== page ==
The dime-sized antennas may or may not help Aereo avoid paying license fees to broadcasters. Aren't they cute? Source: Aereo.

If anything, this is a spiritual sibling to online TV service Aereo, which is currently fighting for its life in the Supreme Court.

The difference is, Aereo rebroadcasts TV content sucked down from live on-air broadcasts, using one set of the tiniest rabbit-ear antennas you've ever seen for each subscriber. Aereo says that it's no different from providing a really long and flexible coaxial cable from the antenna to each subscriber, and that it shouldn't have to pay broadcasters for accessing the free, over-the-air content.

As you've seen, DISH is actively talking up content deals with each broadcaster, and hopes to deliver an Aereo-style service without all the legal headaches. Plus, DISH is adding in cable TV channels that Aereo can't even pretend to have the rights to retransmit.

This one's very interesting to cord-cutters with bad over-the-air reception. But even though it's a pure Internet-delivered subscription, DISH will deliver a very different content library than Netflix. It's apples and oranges -- live TV can do things Netflix wouldn't dream of, but the DISH service can't match the Netflix ultra-convenient experience, either.

As Netflix CEO Reed Hastings said many times in Monday's earnings call, this is not a zero-sum game. It's easy to see how pairing Netflix (or one of its very few direct competitors) with something like Aereo, or this DISH-backed service, will make for a richer entertainment experience. There will be plenty of overlap between Netflix and DISH Online -- or whatever it'll be called -- subscribers.

What do these newfangled services mean?
As a shareholder, I'm not nervous about either one of these online TV services cutting into Netflix's revenue stream. In fact, adding more options to a currently thin field of Internet-based entertainment options can only legitimize the cord-cutting phenomenon even further. As a regular consumer, I'm pretty excited to see these services coming out of the woodwork.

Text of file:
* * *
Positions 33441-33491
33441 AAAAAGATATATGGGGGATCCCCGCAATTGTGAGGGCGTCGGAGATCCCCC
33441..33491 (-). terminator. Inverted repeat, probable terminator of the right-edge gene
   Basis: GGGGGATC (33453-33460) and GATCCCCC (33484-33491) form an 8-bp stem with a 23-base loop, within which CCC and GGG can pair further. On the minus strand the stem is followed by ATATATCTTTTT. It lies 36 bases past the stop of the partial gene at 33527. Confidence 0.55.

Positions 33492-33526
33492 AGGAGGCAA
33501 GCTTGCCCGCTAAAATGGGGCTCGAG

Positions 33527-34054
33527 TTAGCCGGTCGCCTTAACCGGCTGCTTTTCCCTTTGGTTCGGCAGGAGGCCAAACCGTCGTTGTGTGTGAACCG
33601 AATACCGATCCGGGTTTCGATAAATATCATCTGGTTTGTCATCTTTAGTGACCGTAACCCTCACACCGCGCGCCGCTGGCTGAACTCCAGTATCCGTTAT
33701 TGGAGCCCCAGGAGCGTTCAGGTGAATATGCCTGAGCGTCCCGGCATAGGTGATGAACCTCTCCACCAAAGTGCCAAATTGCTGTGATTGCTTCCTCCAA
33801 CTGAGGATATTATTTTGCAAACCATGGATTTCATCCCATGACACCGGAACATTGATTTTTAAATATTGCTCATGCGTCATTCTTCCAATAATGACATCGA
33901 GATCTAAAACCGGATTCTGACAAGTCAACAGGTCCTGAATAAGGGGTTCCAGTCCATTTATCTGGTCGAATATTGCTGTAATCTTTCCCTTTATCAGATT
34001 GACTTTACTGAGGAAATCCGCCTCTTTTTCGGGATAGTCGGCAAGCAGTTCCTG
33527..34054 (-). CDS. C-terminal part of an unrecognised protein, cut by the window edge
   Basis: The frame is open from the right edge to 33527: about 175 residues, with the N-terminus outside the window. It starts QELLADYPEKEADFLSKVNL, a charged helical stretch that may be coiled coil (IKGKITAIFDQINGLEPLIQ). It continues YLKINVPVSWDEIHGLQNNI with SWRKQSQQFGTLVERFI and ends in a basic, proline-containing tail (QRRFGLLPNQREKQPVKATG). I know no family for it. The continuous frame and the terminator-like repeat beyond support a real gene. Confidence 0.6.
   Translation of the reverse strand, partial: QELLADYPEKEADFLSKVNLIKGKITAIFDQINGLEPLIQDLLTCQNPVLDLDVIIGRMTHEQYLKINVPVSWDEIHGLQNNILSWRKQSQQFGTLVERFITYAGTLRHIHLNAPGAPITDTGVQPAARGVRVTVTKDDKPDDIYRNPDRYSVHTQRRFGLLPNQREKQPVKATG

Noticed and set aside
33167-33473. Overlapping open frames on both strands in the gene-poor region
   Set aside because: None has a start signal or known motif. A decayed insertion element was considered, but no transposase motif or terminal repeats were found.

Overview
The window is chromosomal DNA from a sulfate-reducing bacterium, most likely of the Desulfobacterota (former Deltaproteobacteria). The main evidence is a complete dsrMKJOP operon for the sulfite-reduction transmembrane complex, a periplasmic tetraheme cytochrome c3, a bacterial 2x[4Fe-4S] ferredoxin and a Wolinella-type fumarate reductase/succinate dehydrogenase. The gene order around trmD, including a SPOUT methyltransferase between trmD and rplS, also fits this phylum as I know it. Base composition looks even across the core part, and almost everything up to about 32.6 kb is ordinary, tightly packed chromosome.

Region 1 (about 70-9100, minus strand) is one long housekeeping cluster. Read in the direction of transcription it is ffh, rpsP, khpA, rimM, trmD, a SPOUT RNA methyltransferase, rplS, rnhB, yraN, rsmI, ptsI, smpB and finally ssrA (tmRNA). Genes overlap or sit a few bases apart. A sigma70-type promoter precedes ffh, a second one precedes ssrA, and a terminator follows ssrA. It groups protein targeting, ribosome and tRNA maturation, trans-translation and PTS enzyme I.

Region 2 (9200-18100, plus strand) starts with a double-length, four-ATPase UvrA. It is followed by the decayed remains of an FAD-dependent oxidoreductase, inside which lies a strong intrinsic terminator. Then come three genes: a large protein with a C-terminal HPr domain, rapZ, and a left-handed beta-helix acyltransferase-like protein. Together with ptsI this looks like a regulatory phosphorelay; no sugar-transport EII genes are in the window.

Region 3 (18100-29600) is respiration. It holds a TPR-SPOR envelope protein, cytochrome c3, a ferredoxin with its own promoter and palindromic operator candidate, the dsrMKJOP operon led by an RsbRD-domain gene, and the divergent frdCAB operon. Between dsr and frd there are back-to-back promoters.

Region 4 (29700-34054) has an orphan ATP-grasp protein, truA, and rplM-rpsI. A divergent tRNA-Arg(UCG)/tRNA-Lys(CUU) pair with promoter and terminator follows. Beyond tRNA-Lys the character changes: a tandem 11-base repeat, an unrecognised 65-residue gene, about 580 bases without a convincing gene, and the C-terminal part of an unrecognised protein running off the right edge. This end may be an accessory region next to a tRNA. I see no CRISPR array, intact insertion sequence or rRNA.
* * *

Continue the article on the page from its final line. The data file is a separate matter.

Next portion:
Neither AT&T nor DISH is likely to make me cancel my Netflix subscription, but at least one of them (and maybe both... we just don't know yet) will bring something new to the table at a reasonable cost.

Building your own TV package out of several specialized online services is getting easier than ever before. As I've said before, this industry is just getting out of diapers and putting training wheels on its bedazzled bike. These are the early days, with plenty of room for several business models to flourish as digital entertainment grows up.

DISH may become a leader in its particular niche, and AT&T could sit beside it if Ma Bell plays her cards the right way. But neither one poses any threat to Netflix and its global-growth plans at this point. That may change as each service builds out its business model, but the early rumblings don't sound dangerous at all.